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Topics - DarkAngel

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Everything Else / New Motherboards Confuse Me [hardware topic]
« on: May 07, 2007, 11:03:45 pm »
It's been a while since I've upgraded a PC, but I've been looking at some new motherboards and they all seem to only have 1 IDE port (and 6 SATA ports).

Can anyone tell me how I can connect IDE devices to a SATA plugs? (I have 3 HDDs and 1 DVD drive on IDE  cables at the moment).

Everything Else / Stupid tech writers
« on: December 12, 2006, 08:00:39 pm »
Tech writers for newspapers should know more about technology...

Check out this quote from the SMH newspaper
A rare problem with plasmas is that one or several pixels can fail, emitting no light or a solid colour that doesn't change. This creates a tiny, permanent dot on the screen. This pixel burnout most often happens as a result of mishandling during shipping.

I sent them some feedback on this, stating that dead pixels are a real problem for LCD screens, not just plasma screens. I even gave them some wikipedia links for good measure.

This is the response I got:
Dear Bill,

Recently you contacted ReaderLink. Your interest in the newspaper is

The following information outlines the Herald's response:
Thank you for your comments about the review, "A lighter shade of
pale". Pixel drop out occurs only in plasmas, not in LCDs, so Wikipedia has
it exactly 180 degrees wrong. Source: Just about anyone you speak to in
the industry, most notably Fujitsu's white paper comparing plasma and

Your interest in Herald Publications is appreciated and has provided us
with valuable feedback.
Please quote 00107552 if you wish to contact ReaderLink again.

Penny, Thea & Josh

Contact us:
02 9282 1569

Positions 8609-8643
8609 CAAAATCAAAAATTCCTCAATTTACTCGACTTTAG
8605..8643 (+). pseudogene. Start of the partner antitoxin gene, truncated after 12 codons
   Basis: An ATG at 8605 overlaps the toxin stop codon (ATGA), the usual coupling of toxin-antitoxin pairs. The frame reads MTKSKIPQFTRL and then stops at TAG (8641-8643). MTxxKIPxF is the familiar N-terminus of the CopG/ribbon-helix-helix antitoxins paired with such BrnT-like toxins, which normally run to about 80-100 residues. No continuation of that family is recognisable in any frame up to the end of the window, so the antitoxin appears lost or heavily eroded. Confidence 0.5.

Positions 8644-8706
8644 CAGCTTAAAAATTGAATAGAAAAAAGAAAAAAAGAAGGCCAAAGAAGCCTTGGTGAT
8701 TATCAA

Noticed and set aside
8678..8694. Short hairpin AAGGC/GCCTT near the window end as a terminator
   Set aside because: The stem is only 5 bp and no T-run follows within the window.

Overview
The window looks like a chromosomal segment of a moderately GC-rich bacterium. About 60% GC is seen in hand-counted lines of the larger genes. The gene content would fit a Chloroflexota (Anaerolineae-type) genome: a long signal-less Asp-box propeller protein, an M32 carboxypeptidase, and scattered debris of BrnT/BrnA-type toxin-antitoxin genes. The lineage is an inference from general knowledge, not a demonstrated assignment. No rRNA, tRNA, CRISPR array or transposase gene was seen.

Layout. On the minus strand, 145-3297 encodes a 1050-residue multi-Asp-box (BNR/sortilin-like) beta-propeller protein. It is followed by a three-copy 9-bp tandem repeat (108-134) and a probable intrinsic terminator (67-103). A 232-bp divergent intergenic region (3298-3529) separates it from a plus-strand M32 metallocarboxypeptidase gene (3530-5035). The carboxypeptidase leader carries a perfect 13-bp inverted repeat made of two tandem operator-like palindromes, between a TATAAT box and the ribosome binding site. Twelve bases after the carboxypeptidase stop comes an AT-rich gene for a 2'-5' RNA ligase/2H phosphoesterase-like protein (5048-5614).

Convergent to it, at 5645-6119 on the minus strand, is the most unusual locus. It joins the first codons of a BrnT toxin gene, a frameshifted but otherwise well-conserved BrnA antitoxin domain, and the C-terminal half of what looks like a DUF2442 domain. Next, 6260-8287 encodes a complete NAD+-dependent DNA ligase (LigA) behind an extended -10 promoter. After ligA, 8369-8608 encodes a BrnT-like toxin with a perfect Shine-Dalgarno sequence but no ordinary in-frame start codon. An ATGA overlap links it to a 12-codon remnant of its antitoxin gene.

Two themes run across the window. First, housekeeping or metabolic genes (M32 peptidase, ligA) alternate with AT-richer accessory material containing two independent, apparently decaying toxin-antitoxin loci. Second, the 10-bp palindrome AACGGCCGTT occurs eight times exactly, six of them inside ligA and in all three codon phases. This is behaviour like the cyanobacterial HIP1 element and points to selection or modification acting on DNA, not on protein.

9.00 am - 5.00 pm Monday to Friday (except public holidays)

The information contained in this e-mail message and any accompanying
files is or may be confidential. If you are not the intended recipient,
any use, dissemination, reliance, forwarding, printing or copying of
this e-mail or any attached files is unauthorised. This e-mail is subject
to copyright. No part of it should be reproduced, adapted or
communicated without the written consent of the copyright owner. If you have
received this e-mail in error please advise the sender immediately by
return e-mail or telephone and delete all copies. Fairfax does not guarantee
the accuracy or completeness of any information contained in this
e-mail or attached files. Internet communications are not secure, therefore
Fairfax does not accept legal responsibility for the contents of this
message or attached files.

So basically, their reply was:
Sorry, but you're wrong about LCDs having dead pixels. Wikipedia is also wrong. Dead pixels only occur in plasma screens. Buy a fujitsu LCD. Ask anyone who knows anything about screens and they will agree with me.

Console Games / Mastering Wii bowling
« on: December 06, 2006, 11:18:27 pm »
    This thread is dedicated to the scientific investigation of the control mechanisms used in this fun game.
    If you want to learn how to stop bowling curve-balls, read on!

    I've been having lots of fun with Wii Sports, but... It seems I am totally unable to control the spin in Wii Bowling! I've looked at a few forum discussions about this, but most seem to have degraded into a flame war with ppl arguing that everyone who complains simply needs to practice more in RL...

    Whenever I bowl, it always spins the the left, no matter what I try... I've tried spinning the controller to the left/right, flicking it sideways as I let go, twisting it at the start of the backswing, shaking it randomly as I'm throwing the ball, etc... but no matter what I try, it always spins to the left.

    The best explanation for this that I could find was this picture that some guy drew: